# Can the dimension of a (potentially) sufficient statistic exceed the dimension of the parameter it estimates?

I understand that if the dimension of a sufficient statistic exceeds that of the parameter it estimates, then that particular sufficient statistic won't be minimal. Now, in the following case, I define $$M$$ to be the sample median in the usual form with the order statistics. However, I am trying to determine whether $$U = (\overline{X},S^2, M)$$ is a sufficient statistic for $$\theta = (\mu,\sigma)$$ in the case where $$X_1,\ldots,X_n \overset{\mathrm{iid}}{\sim} N(\mu,\sigma^2)$$ with both $$\mu,\sigma$$ unknown. I know that using the Factorization Theorem and Likelihood function is the best way to proceed, but how do I involve $$M$$ in the likelihood function to determine whether $$U$$ is a sufficient statistic for $$\theta$$? That is, how can I get $$M$$ into the following equation: \begin{align*} L(\mu,\sigma) &= \prod_{i = 1}^{n} \frac{1}{\sqrt{2\pi}\sigma} \exp\left(\frac{-(x_i - \mu)^2}{2\sigma^2}\right) \end{align*} Now, this can be broken down into \begin{align} &\frac{1}{(2\pi\sigma^2)^n} \exp\left(\frac{-\sum_{i = 1}^{n}(x_i - \mu)^2}{2\sigma^2}\right)\\ &=\frac{1}{(2\pi\sigma^2)^n} \exp \left\{ \frac{-1}{2\sigma^2} \sum_{i = 1}^{n} [(x_i - \overline{x})^2 + (\overline{x}-\mu)^2 ]\right\} \newline \end{align} How do I incorporate $$M$$ here?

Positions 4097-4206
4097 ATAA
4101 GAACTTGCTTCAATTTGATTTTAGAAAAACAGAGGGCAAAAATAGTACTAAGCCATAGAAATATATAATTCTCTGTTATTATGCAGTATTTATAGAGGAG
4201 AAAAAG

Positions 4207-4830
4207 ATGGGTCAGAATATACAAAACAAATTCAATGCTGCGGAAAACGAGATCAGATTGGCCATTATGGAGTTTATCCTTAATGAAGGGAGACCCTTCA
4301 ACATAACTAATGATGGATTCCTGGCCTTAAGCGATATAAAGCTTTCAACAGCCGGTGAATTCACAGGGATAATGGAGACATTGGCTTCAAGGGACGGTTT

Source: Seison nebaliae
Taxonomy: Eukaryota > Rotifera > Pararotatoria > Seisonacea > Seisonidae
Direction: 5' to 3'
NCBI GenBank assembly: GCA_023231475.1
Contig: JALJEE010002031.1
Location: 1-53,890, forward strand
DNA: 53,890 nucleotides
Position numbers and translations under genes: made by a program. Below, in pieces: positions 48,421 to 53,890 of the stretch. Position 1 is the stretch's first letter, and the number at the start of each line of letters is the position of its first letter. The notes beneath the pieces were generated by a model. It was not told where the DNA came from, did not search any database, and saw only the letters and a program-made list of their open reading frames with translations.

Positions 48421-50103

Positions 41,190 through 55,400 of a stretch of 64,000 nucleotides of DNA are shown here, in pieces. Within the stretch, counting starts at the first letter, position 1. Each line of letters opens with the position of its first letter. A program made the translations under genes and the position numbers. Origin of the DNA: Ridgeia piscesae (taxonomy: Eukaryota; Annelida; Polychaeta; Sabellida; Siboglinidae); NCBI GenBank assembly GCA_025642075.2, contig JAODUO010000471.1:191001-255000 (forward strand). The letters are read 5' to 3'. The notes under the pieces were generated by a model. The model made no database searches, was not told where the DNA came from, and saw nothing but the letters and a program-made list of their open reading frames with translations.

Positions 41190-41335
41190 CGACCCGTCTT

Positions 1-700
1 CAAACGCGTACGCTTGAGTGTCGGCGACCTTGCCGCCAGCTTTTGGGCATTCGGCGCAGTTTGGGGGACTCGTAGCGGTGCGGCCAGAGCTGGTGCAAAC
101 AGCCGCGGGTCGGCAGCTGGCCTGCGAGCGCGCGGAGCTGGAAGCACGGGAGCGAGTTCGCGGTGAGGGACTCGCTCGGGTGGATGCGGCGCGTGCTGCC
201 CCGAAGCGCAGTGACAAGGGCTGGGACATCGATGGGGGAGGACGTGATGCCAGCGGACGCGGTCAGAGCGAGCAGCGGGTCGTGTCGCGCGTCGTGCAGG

• Could you explain the conceptual meaning of estimating an element of a $d$-dimensional space by means of a statistic that is in a $c$-dimensional space with $c\ne d$? As far as your question goes, what definition of "sufficient statistic" are you using? The ones I know all immediately imply that when you adjoin additional statistics to a sufficient statistic, it's still sufficient: after all, since by definition the sufficient statistic supplies "all the relevant information about the sample," that must also be the case when you add in any number of other statistics.
– whuber
Nov 30, 2022 at 19:31
• Sure thing, the definition of sufficient statistic that was given in my class was "The statistic $U = g(Y_1,...,Y_n)$ is sufficient for $\theta$ if the conditional distribution of $Y_1,...,Y_n$ given $U$ does not depend on $\theta.$" Then, we used the usual factorization theorem as defined in Wackerly Mathematical Statistics (Theorem 9.4) to also determine whether statistics were sufficient or not. Nov 30, 2022 at 19:35
• Also, I think your response that "when you adjoin additional statistics to a sufficient statistic, it's still sufficient" hits the nail on the head. I think the dimensionality differences between $U$ and $\theta$ tripped me up when in reality it changes nothing in terms of sufficiency, all it changes is that it's not the minimal sufficiency statistic. Nov 30, 2022 at 19:39

Here is a counter-example. Take an iid sample $$X_1,\ldots,X_n$$ from a uniform distribution on the interval $$(θ,θ+1)$$, $$\theta\in\mathbb R$$. The likelihood is $$L(\theta|x_1,\ldots,x_n)=\prod_{i=1}^n \mathbb I_{θ Thus, the pair$$(\min x_i,\max x_i)\equiv$$is sufficient (to write down the likelihood) and minimal since two different values of $$(\min x_i,\max x_i)$$ obviously define a different likelihood function by changing its support. Thus, $$T(X)=(X_{(1)},X_{(n)})$$ is a minimal sufficient statistic for this model, while of dimension two. (It is not complete since $$\mathbb E_\theta[X_{(1)}-X_{(n)}]$$ is constant.)